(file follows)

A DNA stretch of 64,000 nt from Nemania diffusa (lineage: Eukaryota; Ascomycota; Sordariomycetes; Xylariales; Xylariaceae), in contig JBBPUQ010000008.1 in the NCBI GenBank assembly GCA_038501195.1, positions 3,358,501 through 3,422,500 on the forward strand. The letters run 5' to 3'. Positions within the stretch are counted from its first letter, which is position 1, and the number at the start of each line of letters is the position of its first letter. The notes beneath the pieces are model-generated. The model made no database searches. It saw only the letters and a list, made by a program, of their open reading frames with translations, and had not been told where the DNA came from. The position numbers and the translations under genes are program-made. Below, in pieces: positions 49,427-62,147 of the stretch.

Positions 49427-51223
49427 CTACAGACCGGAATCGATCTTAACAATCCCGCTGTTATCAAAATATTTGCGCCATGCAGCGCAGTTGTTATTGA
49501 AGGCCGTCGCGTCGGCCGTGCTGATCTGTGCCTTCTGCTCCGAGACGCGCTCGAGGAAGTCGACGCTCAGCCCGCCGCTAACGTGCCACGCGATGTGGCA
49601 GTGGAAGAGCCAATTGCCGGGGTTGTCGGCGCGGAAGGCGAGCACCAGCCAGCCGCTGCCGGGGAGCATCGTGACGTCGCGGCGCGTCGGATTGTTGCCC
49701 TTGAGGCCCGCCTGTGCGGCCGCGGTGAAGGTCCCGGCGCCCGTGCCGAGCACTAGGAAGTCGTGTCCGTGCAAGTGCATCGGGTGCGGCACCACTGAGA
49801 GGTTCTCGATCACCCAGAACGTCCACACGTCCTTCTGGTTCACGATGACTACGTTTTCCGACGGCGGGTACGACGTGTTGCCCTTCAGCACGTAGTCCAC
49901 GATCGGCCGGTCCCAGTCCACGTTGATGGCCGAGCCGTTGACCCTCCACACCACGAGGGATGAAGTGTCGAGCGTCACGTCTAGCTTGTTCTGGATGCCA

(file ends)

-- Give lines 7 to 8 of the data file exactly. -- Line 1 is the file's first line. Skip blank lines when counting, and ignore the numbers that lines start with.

49801 GGTTCTCGATCACCCAGAACGTCCACACGTCCTTCTGGTTCACGATGACTACGTTTTCCGACGGCGGGTACGACGTGTTGCCCTTCAGCACGTAGTCCAC
49901 GATCGGCCGGTCCCAGTCCACGTTGATGGCCGAGCCGTTGACCCTCCACACCACGAGGGATGAAGTGTCGAGCGTCACGTCTAGCTTGTTCTGGATGCCA